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Find video protocols related to scientific articles indexed in Pubmed.
Mobile DNA in cancer. Extensive transduction of nonrepetitive DNA mediated by L1 retrotransposition in cancer genomes.
Science
PUBLISHED: 08-02-2014
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Long interspersed nuclear element-1 (L1) retrotransposons are mobile repetitive elements that are abundant in the human genome. L1 elements propagate through RNA intermediates. In the germ line, neighboring, nonrepetitive sequences are occasionally mobilized by the L1 machinery, a process called 3' transduction. Because 3' transductions are potentially mutagenic, we explored the extent to which they occur somatically during tumorigenesis. Studying cancer genomes from 244 patients, we found that tumors from 53% of the patients had somatic retrotranspositions, of which 24% were 3' transductions. Fingerprinting of donor L1s revealed that a handful of source L1 elements in a tumor can spawn from tens to hundreds of 3' transductions, which can themselves seed further retrotranspositions. The activity of individual L1 elements fluctuated during tumor evolution and correlated with L1 promoter hypomethylation. The 3' transductions disseminated genes, exons, and regulatory elements to new locations, most often to heterochromatic regions of the genome.
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Confirmation of 5p12 as a susceptibility locus for progesterone-receptor-positive, lower grade breast cancer.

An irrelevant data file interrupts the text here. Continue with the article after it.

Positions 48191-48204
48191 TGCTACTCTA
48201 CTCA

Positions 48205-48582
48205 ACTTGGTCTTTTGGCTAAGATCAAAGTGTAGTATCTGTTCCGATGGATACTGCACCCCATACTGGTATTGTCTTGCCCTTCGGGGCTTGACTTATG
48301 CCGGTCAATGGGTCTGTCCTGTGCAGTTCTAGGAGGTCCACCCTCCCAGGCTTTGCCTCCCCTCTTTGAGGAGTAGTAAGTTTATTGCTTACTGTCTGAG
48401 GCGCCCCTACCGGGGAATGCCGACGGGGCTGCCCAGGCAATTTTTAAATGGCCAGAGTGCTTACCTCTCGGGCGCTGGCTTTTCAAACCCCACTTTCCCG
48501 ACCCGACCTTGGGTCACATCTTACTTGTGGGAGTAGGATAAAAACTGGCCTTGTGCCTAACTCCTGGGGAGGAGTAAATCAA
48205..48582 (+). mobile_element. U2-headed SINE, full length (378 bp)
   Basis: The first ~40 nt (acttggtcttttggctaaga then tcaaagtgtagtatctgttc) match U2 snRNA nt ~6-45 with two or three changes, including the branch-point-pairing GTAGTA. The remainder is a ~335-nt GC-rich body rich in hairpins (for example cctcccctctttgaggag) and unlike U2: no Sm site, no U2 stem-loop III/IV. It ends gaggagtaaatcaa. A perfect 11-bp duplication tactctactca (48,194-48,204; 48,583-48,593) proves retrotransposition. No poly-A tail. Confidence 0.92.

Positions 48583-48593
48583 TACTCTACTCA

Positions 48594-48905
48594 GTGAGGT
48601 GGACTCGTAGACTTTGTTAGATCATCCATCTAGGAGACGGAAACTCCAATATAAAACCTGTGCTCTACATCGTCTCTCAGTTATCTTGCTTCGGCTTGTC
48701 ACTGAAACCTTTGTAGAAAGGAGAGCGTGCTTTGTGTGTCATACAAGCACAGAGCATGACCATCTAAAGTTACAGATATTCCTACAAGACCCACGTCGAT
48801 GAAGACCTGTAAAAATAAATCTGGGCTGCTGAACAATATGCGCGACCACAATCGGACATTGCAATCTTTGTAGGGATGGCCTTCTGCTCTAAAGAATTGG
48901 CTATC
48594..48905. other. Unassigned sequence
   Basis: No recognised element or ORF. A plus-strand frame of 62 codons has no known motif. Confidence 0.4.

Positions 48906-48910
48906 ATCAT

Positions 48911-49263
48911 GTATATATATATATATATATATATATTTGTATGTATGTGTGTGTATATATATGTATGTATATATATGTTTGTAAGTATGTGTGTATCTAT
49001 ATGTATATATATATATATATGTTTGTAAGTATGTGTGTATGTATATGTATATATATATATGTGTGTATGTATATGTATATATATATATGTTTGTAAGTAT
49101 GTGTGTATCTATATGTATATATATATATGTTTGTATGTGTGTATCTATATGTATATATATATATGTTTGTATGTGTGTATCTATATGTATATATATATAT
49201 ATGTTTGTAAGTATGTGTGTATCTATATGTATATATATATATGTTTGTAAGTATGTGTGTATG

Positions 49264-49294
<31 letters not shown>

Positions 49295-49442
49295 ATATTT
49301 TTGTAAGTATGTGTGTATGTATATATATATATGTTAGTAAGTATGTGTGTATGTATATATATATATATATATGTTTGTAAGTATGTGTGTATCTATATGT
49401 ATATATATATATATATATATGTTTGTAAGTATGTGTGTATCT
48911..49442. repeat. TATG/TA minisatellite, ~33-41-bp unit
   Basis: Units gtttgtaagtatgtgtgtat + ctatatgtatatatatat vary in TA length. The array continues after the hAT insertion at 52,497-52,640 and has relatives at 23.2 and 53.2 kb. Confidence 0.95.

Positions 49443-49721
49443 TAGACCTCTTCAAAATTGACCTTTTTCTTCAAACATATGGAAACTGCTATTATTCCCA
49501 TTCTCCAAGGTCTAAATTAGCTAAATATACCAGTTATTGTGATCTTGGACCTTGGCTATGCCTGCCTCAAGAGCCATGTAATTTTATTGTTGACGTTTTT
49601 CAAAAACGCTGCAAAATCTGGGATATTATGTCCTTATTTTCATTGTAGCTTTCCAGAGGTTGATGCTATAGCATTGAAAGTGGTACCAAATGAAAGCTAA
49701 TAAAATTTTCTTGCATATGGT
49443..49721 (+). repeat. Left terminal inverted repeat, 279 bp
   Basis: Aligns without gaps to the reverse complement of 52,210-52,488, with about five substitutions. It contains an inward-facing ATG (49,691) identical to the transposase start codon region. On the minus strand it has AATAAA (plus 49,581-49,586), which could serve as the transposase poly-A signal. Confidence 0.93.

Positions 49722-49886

Roger L Milne, Ellen L Goode, Montserrat Garcia-Closas, Fergus J Couch, Gianluca Severi, Rebecca Hein, Zachary Fredericksen, Nuria Malats, M Pilar Zamora, José Ignacio Arias Perez, Javier Benitez, Thilo Dörk, Peter Schürmann, Johann H Karstens, Peter Hillemanns, Angela Cox, Ian W Brock, Graeme Elliot, Simon S Cross, Sheila Seal, Clare Turnbull, Anthony Renwick, Nazneen Rahman, Chen-Yang Shen, Jyh-Cherng Yu, Chiun-Sheng Huang, Ming-Feng Hou, Børge G Nordestgaard, Stig E Bojesen, Charlotte Lanng, Grethe Grenaker Alnæs, Vessela Kristensen, Anne-Lise Børrensen-Dale, John L Hopper, Gillian S Dite, Carmel Apicella, Melissa C Southey, Diether Lambrechts, Betul T Yesilyurt, Giuseppe Floris, Karin Leunen, Suleeporn Sangrajrang, Valerie Gaborieau, Paul Brennan, James McKay, Jenny Chang-Claude, Shan Wang-Gohrke, Paolo Radice, Paolo Peterlongo, Siranoush Manoukian, Monica Barile, Graham G Giles, Laura Baglietto, Esther M John, Alexander Miron, Stephen J Chanock, Jolanta Lissowska, Mark E Sherman, Jonine D Figueroa, Natalia V Bogdanova, Natalia N Antonenkova, Iosif V Zalutsky, Yuri I Rogov, Peter A Fasching, Christian M Bayer, Arif B Ekici, Matthias W Beckmann, Hermann Brenner, Heiko Muller, Volker Arndt, Christa Stegmaier, Irene L Andrulis, Julia A Knight, Gord Glendon, Anna Marie Mulligan, Arto Mannermaa, Vesa Kataja, Veli-Matti Kosma, Jaana M Hartikainen, Alfons Meindl, Joerg Heil, Claus R Bartram, Rita K Schmutzler, Gilles D Thomas, Robert N Hoover, Olivia Fletcher, Lorna J Gibson, Isabel Dos Santos Silva, Julian Peto, Stefan Nickels, Dieter Flesch-Janys, Hoda Anton-Culver, Argyrios Ziogas, Elinor Sawyer, Ian Tomlinson, Michael Kerin, Nicola Miller, Marjanka K Schmidt, Annegien Broeks, Laura J van 't Veer, Rob A E M Tollenaar, Paul D P Pharoah, Alison M Dunning, Karen A Pooley, Frederik Marme, Andreas Schneeweiss, Christof Sohn, Barbara Burwinkel, Anna Jakubowska, Jan Lubiński, Katarzyna Jaworska, Katarzyna Durda, Daehee Kang, Keun-Young Yoo, Dong-Young Noh, Sei-Hyun Ahn, David J Hunter, Susan E Hankinson, Peter Kraft, Sara Lindstrom, Xiaoqing Chen, Jonathan Beesley, Ute Hamann, Volker Harth, Christina Justenhoven, , Robert Winqvist, Katri Pylkäs, Arja Jukkola-Vuorinen, Mervi Grip, Maartje Hooning, Antoinette Hollestelle, Rogier A Oldenburg, Madeleine Tilanus-Linthorst, Elza Khusnutdinova, Marina Bermisheva, Darya Prokofieva, Albina Farahtdinova, Janet E Olson, Xianshu Wang, Manjeet K Humphreys, Qin Wang, Georgia Chenevix-Trench, Douglas F Easton.